Bring David Hicks Home Campaign (2008 Article)

Integrating a multi-channel campaign

In 2007 I worked with a multi-discipline team, across multiple agencies to deliver a campaign for Amnesty International Australia. The campaign was for the “Bring David Hicks Home”. AIA campaigners had developed the idea and it was our job to support them in its execution. What was most interesting to me at the time was it was my first Social campaign that captured supporter sentiment in the replica Guantánamo Bay cell via a 60 second video message to the Prime Minister. Messages were uploaded to You Tube and then aggregated onto the campaign mini-site. For me it was also my first integrated campaign that crossed experience, digital, direct mail, Face-to-Face and telemarketing with a combined message and “call to action”. The installation travelled to the United States of America for Amnesty USA’s “Tear it Down” campaign, following Obama’s during the 2008 presidential election.

I’ve included the case study and video for your perusal.

Hicks onto Close Guantánamo…



David Hicks had spent 5 years without trial in Guantánamo Bay. Amnesty knew he would be tried by a Military Commission that violated international standards. Time was running out to help prevent Hicks being tried unfairly in a legal black hole. To motivate the public Hicks’ reputation of being “the worst of the worst” would need to be shaken.


Get 3,000 individuals to ask the Prime Minister to “bring David Hicks home”.

Ensure that the data captured was of sufficient quality to facilitate effective follow up communications such as campaign updates, and invitations to donate money.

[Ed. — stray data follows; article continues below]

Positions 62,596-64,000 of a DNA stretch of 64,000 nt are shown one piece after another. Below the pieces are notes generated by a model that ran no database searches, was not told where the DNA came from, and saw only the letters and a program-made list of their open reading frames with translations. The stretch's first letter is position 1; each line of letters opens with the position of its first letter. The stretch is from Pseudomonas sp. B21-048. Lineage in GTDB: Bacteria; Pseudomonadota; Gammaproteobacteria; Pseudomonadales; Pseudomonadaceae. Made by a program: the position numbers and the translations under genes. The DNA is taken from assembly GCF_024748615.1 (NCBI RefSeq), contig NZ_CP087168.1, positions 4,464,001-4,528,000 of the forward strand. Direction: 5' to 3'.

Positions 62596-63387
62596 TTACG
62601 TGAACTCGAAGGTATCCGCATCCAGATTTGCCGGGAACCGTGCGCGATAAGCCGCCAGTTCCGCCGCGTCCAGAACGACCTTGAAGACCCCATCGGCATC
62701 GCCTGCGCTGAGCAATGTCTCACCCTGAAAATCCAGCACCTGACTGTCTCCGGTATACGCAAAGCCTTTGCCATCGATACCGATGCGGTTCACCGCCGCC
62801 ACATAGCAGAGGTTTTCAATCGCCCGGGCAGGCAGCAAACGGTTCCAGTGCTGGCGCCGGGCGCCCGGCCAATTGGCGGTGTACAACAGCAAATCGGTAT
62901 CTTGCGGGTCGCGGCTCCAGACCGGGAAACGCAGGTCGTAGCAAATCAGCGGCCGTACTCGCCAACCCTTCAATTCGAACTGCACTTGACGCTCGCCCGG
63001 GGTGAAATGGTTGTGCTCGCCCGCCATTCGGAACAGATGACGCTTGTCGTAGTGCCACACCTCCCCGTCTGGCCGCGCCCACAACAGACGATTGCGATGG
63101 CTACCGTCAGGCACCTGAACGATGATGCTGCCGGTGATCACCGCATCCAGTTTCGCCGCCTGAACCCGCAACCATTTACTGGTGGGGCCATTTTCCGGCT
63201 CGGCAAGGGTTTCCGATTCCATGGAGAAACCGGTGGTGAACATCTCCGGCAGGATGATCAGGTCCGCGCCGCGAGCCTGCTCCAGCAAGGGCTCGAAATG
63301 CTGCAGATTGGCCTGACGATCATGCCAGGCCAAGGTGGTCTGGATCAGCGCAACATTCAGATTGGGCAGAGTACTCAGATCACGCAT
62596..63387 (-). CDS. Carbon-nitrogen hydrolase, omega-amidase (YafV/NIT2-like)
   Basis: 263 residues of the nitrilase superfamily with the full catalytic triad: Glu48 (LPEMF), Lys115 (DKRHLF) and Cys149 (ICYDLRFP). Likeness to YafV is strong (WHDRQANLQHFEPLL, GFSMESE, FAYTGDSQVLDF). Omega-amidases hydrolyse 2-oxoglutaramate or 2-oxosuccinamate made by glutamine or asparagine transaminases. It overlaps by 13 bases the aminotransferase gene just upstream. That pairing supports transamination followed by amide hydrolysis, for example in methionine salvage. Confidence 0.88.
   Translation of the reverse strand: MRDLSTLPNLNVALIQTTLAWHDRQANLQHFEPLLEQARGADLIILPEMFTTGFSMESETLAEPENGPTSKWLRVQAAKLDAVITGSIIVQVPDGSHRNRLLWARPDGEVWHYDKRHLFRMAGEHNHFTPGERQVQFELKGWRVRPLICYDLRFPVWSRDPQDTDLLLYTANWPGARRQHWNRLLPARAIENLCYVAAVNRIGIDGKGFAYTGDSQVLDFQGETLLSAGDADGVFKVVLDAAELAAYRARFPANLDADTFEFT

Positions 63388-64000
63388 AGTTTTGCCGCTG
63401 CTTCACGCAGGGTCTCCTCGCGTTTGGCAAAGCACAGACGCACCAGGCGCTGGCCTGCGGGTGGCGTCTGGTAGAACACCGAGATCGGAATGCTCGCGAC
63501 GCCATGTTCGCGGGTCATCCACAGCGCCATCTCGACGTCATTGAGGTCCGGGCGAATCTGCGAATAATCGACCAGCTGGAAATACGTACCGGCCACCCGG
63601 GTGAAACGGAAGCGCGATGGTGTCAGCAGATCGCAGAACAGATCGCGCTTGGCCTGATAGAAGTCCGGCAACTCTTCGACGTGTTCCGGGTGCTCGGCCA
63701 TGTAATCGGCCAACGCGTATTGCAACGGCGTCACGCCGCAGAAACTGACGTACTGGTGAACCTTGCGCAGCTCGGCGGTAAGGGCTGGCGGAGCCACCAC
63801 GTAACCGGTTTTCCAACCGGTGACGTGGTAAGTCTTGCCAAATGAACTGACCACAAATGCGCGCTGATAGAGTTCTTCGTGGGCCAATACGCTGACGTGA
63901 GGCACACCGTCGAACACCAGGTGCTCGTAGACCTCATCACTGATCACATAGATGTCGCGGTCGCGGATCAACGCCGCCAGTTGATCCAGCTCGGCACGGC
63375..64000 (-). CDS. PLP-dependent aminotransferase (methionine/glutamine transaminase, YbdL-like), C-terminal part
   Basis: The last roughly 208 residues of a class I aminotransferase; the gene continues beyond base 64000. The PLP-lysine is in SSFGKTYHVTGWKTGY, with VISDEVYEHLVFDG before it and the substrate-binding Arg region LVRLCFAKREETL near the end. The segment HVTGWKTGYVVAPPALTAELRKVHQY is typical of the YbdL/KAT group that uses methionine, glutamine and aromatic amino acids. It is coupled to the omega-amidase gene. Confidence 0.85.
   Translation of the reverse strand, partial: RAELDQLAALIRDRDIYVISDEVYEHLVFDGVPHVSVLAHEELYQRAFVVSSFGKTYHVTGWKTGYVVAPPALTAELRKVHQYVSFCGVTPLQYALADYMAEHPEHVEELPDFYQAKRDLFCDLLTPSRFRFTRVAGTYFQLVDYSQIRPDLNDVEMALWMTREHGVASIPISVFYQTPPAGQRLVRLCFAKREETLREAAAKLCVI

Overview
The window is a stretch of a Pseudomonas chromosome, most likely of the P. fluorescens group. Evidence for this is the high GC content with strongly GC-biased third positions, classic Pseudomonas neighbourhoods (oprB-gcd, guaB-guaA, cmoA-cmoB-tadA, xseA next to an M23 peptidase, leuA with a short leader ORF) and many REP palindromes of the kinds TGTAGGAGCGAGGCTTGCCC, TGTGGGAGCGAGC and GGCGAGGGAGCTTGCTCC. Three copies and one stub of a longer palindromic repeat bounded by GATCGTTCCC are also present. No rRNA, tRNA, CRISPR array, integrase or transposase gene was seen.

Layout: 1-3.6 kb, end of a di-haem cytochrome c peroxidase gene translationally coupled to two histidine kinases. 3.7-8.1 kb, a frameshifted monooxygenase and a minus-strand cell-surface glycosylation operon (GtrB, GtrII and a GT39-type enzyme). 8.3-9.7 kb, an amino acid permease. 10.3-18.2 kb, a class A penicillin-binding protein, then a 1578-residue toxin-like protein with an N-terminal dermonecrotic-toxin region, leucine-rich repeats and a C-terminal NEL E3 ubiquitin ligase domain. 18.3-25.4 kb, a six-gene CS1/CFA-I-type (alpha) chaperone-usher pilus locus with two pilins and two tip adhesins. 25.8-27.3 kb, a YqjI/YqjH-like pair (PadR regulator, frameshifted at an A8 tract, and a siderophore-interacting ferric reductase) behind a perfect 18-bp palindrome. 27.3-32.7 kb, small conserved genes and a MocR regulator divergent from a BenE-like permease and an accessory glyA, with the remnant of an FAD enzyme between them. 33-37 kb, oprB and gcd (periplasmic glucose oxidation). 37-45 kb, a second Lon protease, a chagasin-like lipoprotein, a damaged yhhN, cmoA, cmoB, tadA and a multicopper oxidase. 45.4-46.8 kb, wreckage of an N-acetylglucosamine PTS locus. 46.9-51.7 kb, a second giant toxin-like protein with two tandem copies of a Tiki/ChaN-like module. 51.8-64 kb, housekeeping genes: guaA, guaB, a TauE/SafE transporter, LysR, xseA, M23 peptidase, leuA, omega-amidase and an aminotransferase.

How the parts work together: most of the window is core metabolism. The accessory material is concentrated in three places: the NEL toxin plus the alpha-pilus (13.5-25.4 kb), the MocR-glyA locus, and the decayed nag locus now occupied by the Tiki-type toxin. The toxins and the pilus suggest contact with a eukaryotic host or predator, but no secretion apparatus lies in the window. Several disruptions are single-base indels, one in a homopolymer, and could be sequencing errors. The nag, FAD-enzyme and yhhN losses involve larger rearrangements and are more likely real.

Australians who believe in “a fair go” but don’t have a lot of spare time to protect that value. The strategy was to convey an experience… experience the injustice of life in Guantánamo Bay for yourself – step inside


The execution was to recreate a sensory deprivation experience. A full scale replica of Hicks’ detention cell was constructed and toured across Australia. Tablet PCs captured digital signatures, donations and data. This made responses quick and redefined the fundraising experience.

Amnesty volunteers asked people to digitally sign up to the campaign on a wireless PC tablet – the first ever use by a charity in Australia.

People could sign their name with a stylus. All captured signatures were presented on a scrolling plasma screen imbedded in the outside wall of the cell.

Video media including audio/visual & touch screen, cam recorded personal messages from the public. The messages were then published on YouTube and to a supporting campaign website. An outbound EDM keep Supporters up-to-date with the campaign.


Over 30 days of activity 4,000 individuals joined the campaign, this equates to 133 people a day.

In comparison a personal request from Bono during a U2 concert in Sydney to 70,000 people achieved just 3,000 names of individuals notably less engaged in the cause itself.

The rate of sign up from the cell campaign beat previous site records obtained using volunteers wielding clipboards by 44%.

Because of the quality of the data and depth of emotional involvement generated, a healthy 7% of those signed up through the cell have been converted into monthly supporters of AIA.

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